Any charges against Assange could help illuminate the question of whether Russia co-ordinated with the Trump campaign to sway the 2016 presidential election. It would also suggest that, after years of internal wrangling within the Justice Department, prosecutors have decided to take a more aggressive tact against the secret-sharing website.

It was not immediately clear why Assange’s name was included in the document, though Joshua Stueve, a spokesman for the Eastern District of Virginia — which had been investigating Assange — said, “The court filing was made in error. That was not the intended name for this filing.”

The Washington Post reported late Thursday, citing people familiar with the matter, that Assange had indeed been charged. The Associated Press could not immediately confirm that.

It was not immediately clear what charges Assange, who has been holed up for years in the Ecuadorian Embassy in London, might face.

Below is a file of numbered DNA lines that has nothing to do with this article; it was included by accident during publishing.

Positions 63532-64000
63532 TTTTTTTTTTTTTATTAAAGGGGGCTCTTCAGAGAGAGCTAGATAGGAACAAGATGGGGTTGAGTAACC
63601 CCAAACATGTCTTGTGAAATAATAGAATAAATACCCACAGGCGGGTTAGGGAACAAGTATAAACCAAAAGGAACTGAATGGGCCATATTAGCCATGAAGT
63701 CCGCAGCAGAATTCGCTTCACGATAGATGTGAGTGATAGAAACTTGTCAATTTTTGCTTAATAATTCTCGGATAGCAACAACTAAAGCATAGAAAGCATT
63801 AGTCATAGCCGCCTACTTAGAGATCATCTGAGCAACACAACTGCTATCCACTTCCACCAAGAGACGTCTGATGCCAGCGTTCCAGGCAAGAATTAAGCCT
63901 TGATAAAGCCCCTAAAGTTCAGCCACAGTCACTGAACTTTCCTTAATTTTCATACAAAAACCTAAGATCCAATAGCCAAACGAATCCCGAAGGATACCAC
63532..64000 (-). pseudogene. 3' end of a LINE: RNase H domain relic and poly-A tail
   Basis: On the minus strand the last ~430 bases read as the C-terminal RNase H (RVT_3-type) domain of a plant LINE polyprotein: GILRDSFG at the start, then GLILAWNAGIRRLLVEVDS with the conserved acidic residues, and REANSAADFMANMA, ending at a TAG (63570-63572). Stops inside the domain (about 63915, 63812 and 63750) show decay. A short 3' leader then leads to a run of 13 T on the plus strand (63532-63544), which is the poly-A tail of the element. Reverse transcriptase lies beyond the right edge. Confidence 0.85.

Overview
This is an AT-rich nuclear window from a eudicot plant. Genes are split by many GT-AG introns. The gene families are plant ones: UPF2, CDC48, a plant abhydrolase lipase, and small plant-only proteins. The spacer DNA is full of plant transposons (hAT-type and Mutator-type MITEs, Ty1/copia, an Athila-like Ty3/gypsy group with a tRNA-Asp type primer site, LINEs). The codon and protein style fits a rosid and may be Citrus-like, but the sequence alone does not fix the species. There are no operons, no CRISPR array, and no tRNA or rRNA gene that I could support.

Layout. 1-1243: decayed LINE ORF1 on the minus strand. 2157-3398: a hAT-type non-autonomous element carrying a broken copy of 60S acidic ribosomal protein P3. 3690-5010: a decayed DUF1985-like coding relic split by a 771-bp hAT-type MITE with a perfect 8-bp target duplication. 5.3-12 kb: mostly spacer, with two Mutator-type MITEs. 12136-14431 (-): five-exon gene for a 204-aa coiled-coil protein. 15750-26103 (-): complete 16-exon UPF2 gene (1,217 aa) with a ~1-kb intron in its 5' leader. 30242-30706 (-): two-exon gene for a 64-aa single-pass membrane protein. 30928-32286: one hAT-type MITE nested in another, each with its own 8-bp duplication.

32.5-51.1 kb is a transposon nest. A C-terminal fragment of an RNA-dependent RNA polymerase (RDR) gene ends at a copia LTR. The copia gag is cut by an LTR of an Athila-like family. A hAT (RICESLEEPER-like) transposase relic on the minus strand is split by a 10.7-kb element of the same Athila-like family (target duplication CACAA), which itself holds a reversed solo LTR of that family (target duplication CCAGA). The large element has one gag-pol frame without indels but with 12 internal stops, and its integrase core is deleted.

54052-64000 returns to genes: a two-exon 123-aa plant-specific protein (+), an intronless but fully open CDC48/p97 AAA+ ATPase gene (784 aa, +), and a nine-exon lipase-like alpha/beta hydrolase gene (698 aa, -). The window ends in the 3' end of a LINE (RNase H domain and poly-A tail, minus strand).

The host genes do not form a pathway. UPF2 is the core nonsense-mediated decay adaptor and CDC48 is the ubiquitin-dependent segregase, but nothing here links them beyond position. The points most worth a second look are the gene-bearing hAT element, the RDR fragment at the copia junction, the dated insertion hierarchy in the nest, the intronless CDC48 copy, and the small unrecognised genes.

But recently ousted Attorney General Jeff Sessions last year declared the arrest of Assange a priority. Special counsel Robert Mueller has been investigating whether Trump campaign associates had advance knowledge of Democratic emails that were published by WikiLeaks in the weeks before the 2016 election and that U.S. authorities have said were hacked by Russia. Any arrest could represent a significant development for Mueller’s investigation into whether the Trump campaign co-ordinated with Russia to influence the election.

Barry Pollack, a lawyer for Assange, told the AP earlier this week that he had no information about possible charges against Assange.